Similarly, the scandal engulfing Rupert Murdoch’s newspapers, whose contagion is bound to spread, has thrown into stark light the truth of what the Left said all along, “that the power of Rupert Murdoch had become an anti-social force.” Cast aside for a moment the fact that Moore is a Telegraph hack who has never muck-raked in the Murdoch stables (it is a facet of his rage, but only a small one). What has the scandal shown? Indeed, it has shown “how an international company has bullied and bought its way to control of party leaderships, police forces and regulatory processes”. It was not the hallowed work of market forces that defeated the print unions at Wapping. Something Moore doesn’t point out in his article is that the Murdoch newspaper empire was built in Britain in contradiction to market forces. Apart from the tabloids, his papers don’t make money. If it were not for Rupert Murdoch, The Times and Sunday Times would have died in 1981. I am glad that those fine newspapers survived but what was that Moore wrote about ‘good jobs’ and ‘bad jobs’?
Moving on, Moore is right to say that conservatism in America has become ‘shrill’. Exhibit A: the ongoing budget squabble in Washington. He is also right to point fingers at European leaders during this eurozone crisis, as “workers…must lose their jobs in Porto and Piraeus…so that bankers in Frankfurt and bureaucrats in Brussels may sleep easily in their beds.”
In fact, as I got to the end of the article, I was nodding and starting to think that Charles Moore might be right about most of this. It is a shame that after such an honest article Moore closes with a prayer that “conservatism will be saved, as has so often been the case in the past, by the stupidity of the Left”. This is the same tribal antipathy that I discussed earlier. You are wrong, and I am right. I just don’t believe that it works like that. Even if it does, trusting victory in your opponent’s stupidity shows little faith in your own abilities, does it not?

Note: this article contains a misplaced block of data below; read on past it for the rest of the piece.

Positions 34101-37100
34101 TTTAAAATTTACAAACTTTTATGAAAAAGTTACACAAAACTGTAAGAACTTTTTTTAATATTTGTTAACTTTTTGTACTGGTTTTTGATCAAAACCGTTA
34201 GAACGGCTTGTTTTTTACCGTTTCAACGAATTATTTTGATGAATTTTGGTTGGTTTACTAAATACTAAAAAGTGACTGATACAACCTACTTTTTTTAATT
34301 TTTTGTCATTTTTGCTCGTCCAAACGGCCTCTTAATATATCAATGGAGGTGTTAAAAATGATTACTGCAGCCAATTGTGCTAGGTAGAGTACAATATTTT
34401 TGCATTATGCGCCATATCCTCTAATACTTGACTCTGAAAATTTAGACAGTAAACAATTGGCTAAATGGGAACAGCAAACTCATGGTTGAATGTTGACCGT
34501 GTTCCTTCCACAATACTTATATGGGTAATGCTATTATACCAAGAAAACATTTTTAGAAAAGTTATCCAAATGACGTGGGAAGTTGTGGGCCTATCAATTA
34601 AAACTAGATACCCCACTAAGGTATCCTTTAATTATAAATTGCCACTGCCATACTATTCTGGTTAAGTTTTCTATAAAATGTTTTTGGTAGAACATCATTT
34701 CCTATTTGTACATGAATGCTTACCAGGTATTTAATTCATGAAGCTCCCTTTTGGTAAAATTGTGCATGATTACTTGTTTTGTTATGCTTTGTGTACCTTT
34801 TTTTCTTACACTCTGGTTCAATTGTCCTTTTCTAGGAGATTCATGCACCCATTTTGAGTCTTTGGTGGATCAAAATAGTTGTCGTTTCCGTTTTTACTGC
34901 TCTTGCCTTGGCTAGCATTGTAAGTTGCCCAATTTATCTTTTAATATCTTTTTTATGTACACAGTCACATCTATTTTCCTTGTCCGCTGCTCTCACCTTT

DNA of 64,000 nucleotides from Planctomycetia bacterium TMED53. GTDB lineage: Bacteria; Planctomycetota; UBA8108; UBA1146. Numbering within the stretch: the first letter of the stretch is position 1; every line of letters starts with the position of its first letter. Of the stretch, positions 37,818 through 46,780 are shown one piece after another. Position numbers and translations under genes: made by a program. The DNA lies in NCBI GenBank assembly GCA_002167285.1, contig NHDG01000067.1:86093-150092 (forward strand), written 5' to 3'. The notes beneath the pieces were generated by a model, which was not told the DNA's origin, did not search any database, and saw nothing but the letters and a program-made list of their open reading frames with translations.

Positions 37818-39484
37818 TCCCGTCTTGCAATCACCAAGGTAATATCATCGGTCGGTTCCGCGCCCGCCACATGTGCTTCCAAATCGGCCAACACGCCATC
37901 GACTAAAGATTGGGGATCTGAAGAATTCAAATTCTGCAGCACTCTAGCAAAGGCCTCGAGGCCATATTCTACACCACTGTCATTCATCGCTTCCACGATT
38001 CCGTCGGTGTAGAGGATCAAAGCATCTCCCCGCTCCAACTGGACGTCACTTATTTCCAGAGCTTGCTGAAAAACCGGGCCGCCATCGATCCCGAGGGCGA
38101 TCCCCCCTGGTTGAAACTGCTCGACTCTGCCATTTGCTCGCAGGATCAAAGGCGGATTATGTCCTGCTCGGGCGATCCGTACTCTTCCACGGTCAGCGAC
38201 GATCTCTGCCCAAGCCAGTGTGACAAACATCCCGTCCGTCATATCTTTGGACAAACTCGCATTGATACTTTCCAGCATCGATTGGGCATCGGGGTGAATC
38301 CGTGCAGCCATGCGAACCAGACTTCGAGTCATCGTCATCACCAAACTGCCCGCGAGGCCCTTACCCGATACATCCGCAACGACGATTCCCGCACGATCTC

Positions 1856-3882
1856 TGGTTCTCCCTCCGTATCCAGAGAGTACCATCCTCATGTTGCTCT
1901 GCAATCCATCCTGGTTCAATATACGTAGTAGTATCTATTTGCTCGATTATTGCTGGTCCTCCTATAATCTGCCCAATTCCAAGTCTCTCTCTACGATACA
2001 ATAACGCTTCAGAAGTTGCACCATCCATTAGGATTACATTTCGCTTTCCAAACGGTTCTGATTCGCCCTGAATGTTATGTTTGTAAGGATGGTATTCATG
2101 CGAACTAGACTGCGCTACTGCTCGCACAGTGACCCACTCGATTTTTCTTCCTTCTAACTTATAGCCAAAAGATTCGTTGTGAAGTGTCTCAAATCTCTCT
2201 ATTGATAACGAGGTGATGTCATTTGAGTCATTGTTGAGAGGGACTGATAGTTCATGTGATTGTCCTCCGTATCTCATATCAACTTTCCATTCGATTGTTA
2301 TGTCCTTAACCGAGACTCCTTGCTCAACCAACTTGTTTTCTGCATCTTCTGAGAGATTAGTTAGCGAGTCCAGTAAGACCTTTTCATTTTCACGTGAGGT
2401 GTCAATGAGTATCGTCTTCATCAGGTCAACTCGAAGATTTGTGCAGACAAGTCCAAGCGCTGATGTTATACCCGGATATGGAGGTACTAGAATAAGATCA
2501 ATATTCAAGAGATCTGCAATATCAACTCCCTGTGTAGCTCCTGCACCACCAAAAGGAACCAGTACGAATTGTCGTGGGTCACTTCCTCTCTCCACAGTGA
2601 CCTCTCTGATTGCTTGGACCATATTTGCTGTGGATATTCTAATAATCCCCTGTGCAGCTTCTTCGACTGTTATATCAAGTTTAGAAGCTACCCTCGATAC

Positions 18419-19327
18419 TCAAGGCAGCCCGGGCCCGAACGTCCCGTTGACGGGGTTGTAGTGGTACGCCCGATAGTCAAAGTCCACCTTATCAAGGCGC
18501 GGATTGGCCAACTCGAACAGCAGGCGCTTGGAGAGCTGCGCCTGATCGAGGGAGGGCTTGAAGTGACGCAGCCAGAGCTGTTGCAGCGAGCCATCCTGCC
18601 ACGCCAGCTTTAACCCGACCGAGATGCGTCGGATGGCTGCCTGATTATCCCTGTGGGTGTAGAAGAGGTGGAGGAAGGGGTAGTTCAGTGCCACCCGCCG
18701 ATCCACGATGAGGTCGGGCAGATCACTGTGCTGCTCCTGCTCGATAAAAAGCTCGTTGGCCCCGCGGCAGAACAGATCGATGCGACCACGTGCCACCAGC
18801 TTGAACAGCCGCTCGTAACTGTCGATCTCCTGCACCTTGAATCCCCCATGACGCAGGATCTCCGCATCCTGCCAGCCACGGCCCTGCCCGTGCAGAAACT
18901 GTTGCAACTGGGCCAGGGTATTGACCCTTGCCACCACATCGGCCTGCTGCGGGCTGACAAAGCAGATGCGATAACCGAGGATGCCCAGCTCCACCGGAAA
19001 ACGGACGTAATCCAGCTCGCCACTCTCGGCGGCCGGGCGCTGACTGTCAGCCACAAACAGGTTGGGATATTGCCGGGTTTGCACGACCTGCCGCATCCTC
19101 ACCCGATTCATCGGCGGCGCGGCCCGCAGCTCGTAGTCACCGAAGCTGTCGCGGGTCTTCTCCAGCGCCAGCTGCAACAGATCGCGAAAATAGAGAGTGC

What was forgotten in the 1980s was that there needs to be investment in universal education, healthcare and other public services to accompany market reforms. Allowing the free market to run its course - deleting ‘bad jobs’ and allowing the creation of ‘good jobs’ - was fine as long as working people were able to switch to the new economy. Training and opportunities in industrial communities were inadequate or non-evident, resulting in years of unemployment and/or welfare dependancy (you decide the ‘at best’ and ‘at worst’). Only now is this Government getting to grips with the problem.
In ascribing right and wrong, the past thirty years has not so much seen the Left be right, rather on some very big issues the Right has been wrong - or at best neglectful. In assuming the rampant drive for efficiency, the Right forgot about compassion. As TRG founder Lord Walker said, to help those most in need, we must combine efficiency with compassion. The strong policies of David Cameron’s government on the likes of welfare reform, the NHS, international aid, and even the ‘big society’ are promising signs that Mr Moore’s pessimistic analysis of the ‘Right’ is only partially true and is more retrospective than current.
But yes, because of an indiscriminate deference to the market, the press and the financial markets were allowed to run out of control, industries were run down without anywhere else to go, and a dash for consumption took place. Efficiency became a dogma and we are seeing how an intransigent attachment to this dogma is badly affecting policymaking in the USA and Europe at the moment. The Left are right, as Charles Moore said, that the free market can be “a set-up”; but many people on the Right have been saying this for years too.